Computer giant Dell red-faced after speaker’s misogynist rant
News from America this week has reported a fall in the number of women in senior positions in the technology industries for the second year in a row.
Several reasons have been put forward for this decline, including persistent problems attracting women to tech jobs, and retaining and promoting them.
But what could possibly be putting women off joining such a burgeoning industry? Could it be the stubbornly held attitude that technology is a man’s world, with no place for high ranking women?
Perhaps. Only last month, computer giant Dell held a global conference in Denmark, attended by upwards of 800 Dell partners and employees, including Michael Dell himself.
The role of moderator for the day’s discussions was filled by Danish ‘lifestyle speaker’ and celebrity/comedian Mads Christensen.
Unfortunately for all of the above, also in attendance was Christiana Vejlø, founder of the digital lifestyle magazine Elektronista, who shared the events of the conference with Danish readers on her blog.
It wasn’t pretty.
Much to the horror of the powers that be in Dell, Mads Christensen managed to pull off a routine that was, by all accounts, cringe-making and misogynistic in the extreme.
Immediately following a 20-minute speech from the eponymous Mr Dell, Christensen offered the gem:
”The IT business is one of the last frontiers that manages to keep women out. The quota of women to men in your business is sound and healthy.’
Tarry, it gets worse.
He said that men were responsible for the greatest inventions in history, but that we could ‘thank women for rolling the pin.”
He also asked some of the women who were present ‘What are you actually doing here?’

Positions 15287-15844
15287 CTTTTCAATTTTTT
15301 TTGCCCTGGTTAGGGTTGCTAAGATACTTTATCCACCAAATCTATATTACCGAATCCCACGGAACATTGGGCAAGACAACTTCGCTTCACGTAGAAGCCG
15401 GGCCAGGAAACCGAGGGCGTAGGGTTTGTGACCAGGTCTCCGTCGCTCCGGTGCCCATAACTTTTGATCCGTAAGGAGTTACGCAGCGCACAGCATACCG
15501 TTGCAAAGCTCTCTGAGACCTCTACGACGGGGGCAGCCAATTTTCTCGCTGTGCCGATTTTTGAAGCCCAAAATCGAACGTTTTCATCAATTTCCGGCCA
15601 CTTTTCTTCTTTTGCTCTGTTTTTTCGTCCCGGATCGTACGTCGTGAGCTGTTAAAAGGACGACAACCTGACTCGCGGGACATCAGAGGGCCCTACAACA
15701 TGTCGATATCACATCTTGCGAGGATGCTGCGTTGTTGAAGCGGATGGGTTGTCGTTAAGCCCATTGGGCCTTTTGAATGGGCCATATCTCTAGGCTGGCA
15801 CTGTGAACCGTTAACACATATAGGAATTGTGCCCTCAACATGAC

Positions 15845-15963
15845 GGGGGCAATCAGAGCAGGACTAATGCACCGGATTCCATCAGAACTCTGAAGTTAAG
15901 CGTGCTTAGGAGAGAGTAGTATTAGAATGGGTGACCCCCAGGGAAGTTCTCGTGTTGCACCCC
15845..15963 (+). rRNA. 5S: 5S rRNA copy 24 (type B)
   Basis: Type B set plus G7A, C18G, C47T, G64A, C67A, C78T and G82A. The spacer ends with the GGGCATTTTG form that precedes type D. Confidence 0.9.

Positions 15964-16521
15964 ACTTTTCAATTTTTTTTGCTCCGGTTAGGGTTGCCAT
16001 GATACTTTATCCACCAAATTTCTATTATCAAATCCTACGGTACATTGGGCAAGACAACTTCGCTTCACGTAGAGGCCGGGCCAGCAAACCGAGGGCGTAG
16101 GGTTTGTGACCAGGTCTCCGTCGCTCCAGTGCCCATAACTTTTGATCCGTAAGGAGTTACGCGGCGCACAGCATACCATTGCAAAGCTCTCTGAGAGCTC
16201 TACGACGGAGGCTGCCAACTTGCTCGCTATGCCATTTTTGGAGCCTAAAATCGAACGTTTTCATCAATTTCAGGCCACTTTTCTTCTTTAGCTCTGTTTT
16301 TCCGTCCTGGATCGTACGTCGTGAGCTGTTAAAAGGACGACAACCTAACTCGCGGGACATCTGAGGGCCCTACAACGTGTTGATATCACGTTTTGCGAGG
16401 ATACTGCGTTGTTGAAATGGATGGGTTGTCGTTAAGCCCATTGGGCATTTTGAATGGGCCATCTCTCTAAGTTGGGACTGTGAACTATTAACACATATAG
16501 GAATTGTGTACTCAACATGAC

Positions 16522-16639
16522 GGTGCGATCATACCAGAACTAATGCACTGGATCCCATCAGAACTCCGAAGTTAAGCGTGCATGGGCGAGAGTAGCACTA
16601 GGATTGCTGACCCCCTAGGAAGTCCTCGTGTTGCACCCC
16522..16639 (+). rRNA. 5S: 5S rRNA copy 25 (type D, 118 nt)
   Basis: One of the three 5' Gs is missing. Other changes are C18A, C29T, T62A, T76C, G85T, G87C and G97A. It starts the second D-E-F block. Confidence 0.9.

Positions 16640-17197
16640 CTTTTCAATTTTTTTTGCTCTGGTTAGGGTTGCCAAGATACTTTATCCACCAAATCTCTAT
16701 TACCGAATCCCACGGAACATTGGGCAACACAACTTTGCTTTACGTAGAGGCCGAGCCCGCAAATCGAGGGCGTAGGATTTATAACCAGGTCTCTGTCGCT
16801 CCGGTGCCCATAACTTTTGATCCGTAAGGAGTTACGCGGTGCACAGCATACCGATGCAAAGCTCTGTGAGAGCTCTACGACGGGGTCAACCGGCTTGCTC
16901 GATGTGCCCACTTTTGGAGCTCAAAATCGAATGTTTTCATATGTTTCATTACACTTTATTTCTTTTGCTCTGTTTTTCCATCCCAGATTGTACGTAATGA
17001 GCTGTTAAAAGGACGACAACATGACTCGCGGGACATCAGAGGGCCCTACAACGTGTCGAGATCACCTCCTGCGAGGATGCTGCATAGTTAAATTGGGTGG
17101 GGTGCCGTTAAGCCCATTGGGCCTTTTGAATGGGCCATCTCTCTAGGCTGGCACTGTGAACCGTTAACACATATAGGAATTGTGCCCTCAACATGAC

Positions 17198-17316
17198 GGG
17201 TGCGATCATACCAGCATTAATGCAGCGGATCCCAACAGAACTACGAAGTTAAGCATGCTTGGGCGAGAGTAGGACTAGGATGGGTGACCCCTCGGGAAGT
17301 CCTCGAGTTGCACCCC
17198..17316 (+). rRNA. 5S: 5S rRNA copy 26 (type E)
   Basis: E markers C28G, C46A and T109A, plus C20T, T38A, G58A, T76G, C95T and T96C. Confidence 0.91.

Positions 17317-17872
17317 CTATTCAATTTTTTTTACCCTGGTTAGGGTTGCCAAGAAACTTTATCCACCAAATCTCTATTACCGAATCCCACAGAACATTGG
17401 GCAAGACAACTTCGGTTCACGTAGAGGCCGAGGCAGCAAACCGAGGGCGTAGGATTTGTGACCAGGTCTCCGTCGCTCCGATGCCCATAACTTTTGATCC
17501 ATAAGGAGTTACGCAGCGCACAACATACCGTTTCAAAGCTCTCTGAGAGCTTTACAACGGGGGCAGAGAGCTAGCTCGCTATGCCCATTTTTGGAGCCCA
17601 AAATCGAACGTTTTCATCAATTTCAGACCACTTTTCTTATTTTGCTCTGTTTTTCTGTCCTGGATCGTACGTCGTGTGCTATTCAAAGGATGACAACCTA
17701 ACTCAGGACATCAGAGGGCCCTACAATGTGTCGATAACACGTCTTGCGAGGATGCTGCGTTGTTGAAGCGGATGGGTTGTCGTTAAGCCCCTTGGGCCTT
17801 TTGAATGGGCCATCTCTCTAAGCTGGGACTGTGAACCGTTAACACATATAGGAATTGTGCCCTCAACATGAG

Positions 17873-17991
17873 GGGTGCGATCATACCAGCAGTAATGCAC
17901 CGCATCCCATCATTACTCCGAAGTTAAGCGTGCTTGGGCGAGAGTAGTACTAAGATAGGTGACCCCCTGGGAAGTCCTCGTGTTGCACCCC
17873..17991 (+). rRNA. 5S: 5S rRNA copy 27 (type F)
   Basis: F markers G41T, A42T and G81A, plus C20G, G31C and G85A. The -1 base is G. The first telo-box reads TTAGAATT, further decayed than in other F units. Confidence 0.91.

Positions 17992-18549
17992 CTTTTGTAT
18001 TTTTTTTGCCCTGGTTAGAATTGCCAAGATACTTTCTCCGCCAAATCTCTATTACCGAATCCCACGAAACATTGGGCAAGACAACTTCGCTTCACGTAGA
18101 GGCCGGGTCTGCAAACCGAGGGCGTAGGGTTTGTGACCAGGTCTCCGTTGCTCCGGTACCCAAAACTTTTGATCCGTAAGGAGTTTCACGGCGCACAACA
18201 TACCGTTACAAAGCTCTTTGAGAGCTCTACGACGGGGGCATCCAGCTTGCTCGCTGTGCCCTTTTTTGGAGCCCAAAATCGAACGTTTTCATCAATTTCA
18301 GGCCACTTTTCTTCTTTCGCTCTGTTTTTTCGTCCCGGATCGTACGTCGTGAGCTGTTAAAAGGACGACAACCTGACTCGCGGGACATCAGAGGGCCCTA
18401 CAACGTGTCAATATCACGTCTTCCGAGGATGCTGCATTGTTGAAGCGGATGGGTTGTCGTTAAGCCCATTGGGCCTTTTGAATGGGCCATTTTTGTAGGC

Other corkers included urging all male attendees to go home that night and tell their wives or girlfriends to “shut up, bitch”.
Although this event happened last month, it was only when Vejlø’s original Danish blog was translated into English earlier this week and subsequently posted on social media site Reddit, that cyberspace really sat up and took notice.
Strangely, it was also around this time that Dell felt compelled to distance themselves from the toxic comments of Christensen.
Writing on their Google account, they insisted that they were committed to equal rights in the organisation:
‘As members of our Dell Women’s Entrepreneur Network know, Dell is an enthusiastic and committed advocate of women in business and IT. These comments do not reflect Dell’s company values.
‘Over the last few years we’ve launched several internal and external initiatives designed to accelerate the increasingly powerful role women play in driving economic growth.’
Bearing in mind that women run two of the world’s largest computer companies – IBM and Hewlett Packard – Dell were also quick to point out that, due to in-house programmes designed to promote women, they had laid claim to a number of accolades, including being named among The Times list of Top 50 Employers for Women in the UK for the second year in a row.
They also said, ‘Mads Christensen made a number of inappropriate and insensitive remarks about women. Dell sincerely apologises for the comments.
‘We will be more careful selecting speakers at Dell events.’
Dell have had their fair share of trouble in the past. An advertising campaign in 2009 rather gave the impression that they believed their female customers used laptops predominantly to track calories and look up recipes.
They also settled a gender based lawsuit filed by two female employees to the tune of 9.1 million dollars.
And what of Mads Christensen? Well, no comment has been forthcoming, but a quick look at his website gives a little insight into the man, describing him as ‘a unique entertainer with stylish hair and stylish anecdotes.’ Ahem.
And it may just be a quirk of translation, but according to the English version of his own website, Mads Christensen is also known as ‘bladder ass’.